TUESDAY, June 29 (HealthDay News) -- American teenage girls may be more receptive to using alcohol and taking drugs than in years past, a new report says.
Girls appear more inclined than ever to reach for drugs and booze to help them emotionally, according to a survey by the nonprofit Partnership for a Drug Free America. For example, the 2009 survey of high school students found 53 percent of girls agreeing with the notion that drugs "help you forget your troubles," up from 48 percent in 2008.
The survey, which examines changes in substance use and attitudes, found the use of alcohol and marijuana jumped considerably more among girls than boys between 2008-2009.
Also, fewer teen girls than a year earlier frowned on illegal drug use by their friends, and fewer considered the "party" drug ecstasy addictive, the study found.
"There's been a change in the culture," said Dr. Marc Galanter, director of the division of alcoholism and drug abuse at the New York University's Langone Medical Center in New York City. He was not involved with the study.
"Women previously had more constrained roles in terms of the propriety of indulging in behaviors such as public intoxication and the like. Now with women in the workforce and becoming more liberated, they are not so constrained," he said.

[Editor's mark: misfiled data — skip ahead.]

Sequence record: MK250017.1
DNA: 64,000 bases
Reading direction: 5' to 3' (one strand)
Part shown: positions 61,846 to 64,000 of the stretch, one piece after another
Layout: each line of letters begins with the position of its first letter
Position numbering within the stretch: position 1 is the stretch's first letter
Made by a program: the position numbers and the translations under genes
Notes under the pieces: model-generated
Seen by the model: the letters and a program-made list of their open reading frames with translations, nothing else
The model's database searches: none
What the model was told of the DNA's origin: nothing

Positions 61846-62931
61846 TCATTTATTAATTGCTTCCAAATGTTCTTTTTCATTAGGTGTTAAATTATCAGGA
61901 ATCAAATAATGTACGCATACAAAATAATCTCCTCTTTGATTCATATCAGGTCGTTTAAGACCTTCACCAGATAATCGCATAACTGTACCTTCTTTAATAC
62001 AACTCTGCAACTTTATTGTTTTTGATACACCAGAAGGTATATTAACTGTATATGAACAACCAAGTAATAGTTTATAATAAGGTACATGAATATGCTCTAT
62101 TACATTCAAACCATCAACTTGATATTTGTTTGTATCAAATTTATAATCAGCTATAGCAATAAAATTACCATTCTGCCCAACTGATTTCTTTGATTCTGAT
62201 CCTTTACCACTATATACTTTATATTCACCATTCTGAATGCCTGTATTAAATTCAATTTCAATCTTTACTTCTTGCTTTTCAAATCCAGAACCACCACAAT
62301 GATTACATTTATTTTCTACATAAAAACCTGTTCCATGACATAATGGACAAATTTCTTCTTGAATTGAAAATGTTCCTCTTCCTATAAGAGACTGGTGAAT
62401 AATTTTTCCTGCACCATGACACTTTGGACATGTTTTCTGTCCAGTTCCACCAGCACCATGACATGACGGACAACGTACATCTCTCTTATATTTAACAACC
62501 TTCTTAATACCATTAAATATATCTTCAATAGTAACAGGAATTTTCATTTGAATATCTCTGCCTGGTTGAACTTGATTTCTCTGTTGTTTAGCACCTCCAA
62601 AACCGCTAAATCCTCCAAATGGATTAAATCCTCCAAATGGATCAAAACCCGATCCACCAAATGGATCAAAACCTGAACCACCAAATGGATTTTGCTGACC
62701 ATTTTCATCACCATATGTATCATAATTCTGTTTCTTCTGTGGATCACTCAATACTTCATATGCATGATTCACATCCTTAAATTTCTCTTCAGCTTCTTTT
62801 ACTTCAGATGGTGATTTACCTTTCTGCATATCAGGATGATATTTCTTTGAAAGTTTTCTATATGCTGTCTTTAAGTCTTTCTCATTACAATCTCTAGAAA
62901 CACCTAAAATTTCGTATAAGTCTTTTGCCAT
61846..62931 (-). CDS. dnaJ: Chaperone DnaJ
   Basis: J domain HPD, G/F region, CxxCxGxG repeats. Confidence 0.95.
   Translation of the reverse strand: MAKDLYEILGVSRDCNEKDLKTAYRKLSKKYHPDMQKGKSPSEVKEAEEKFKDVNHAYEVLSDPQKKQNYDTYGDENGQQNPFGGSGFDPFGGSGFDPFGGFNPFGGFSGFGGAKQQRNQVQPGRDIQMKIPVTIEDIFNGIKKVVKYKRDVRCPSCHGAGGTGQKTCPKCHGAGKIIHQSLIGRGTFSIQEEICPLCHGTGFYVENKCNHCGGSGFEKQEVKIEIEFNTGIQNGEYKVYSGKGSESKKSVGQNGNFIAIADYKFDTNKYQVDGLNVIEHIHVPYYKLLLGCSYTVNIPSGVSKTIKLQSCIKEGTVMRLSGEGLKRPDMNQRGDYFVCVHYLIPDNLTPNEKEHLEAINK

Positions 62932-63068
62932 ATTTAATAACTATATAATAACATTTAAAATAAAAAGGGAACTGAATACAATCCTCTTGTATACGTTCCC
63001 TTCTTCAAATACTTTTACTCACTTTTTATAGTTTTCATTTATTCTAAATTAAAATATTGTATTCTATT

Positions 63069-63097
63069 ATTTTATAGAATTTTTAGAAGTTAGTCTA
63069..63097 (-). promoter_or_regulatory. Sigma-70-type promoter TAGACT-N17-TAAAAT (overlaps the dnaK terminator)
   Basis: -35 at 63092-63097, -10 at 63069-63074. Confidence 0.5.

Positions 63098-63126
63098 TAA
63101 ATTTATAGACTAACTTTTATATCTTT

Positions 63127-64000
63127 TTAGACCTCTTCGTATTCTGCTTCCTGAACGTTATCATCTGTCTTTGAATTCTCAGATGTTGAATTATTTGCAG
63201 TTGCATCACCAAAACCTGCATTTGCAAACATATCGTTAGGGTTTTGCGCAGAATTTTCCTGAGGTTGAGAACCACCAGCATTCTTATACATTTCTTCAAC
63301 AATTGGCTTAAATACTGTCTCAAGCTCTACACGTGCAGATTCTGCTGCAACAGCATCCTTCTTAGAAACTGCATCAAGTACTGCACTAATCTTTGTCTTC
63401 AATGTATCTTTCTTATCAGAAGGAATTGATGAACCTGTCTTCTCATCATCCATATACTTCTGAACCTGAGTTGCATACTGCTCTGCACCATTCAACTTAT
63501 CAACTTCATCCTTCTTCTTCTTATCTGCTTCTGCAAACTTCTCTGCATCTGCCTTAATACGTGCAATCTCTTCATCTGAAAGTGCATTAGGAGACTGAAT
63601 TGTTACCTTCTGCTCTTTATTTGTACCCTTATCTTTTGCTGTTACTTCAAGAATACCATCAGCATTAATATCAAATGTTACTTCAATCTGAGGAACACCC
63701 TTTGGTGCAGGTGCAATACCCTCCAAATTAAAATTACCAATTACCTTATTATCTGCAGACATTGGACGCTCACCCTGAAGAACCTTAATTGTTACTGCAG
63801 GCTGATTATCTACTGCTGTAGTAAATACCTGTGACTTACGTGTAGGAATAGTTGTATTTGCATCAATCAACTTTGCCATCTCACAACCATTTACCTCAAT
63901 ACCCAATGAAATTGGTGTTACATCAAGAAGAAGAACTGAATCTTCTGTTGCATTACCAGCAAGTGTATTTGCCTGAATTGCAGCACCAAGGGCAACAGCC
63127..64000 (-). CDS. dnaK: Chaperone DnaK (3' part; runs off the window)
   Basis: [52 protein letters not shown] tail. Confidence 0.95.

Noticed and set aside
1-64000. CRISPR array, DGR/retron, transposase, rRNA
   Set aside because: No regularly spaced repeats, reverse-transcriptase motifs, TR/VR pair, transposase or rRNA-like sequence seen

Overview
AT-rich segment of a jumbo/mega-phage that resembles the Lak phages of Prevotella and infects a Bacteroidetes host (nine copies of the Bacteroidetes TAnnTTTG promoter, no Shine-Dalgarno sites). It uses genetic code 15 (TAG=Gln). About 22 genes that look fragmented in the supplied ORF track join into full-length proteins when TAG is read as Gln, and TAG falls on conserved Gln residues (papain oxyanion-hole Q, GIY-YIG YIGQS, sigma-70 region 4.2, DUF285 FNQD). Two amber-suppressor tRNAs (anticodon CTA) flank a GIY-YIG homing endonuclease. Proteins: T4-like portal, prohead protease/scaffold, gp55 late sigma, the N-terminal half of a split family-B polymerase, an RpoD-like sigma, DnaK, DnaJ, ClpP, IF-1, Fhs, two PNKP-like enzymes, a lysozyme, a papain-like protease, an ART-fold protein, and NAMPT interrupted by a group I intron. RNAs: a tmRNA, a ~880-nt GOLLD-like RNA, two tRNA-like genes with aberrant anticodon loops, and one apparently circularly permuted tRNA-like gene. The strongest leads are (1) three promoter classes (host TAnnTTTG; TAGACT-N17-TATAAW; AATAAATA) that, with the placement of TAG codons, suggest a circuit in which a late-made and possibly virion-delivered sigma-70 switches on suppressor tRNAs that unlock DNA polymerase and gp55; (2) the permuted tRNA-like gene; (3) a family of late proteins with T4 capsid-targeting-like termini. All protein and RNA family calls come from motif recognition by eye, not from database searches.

According to the research, supported by the MetLife Foundation, use of alcohol by girls increased 11 percent but not significantly among boys. However, while more girls (59 percent) than boys (52 percent) drink alcohol, boys still use more illegal drugs than girls do.
Among the nearly 3,300 teens from private, public and parochial high schools included in the survey, 81 percent of girls reported seeing drugs as a way to handle school stress, versus 75 percent of boys.
"It's really another sign of a changing landscape in America," said Steve Pasierb, the Partnership's pre
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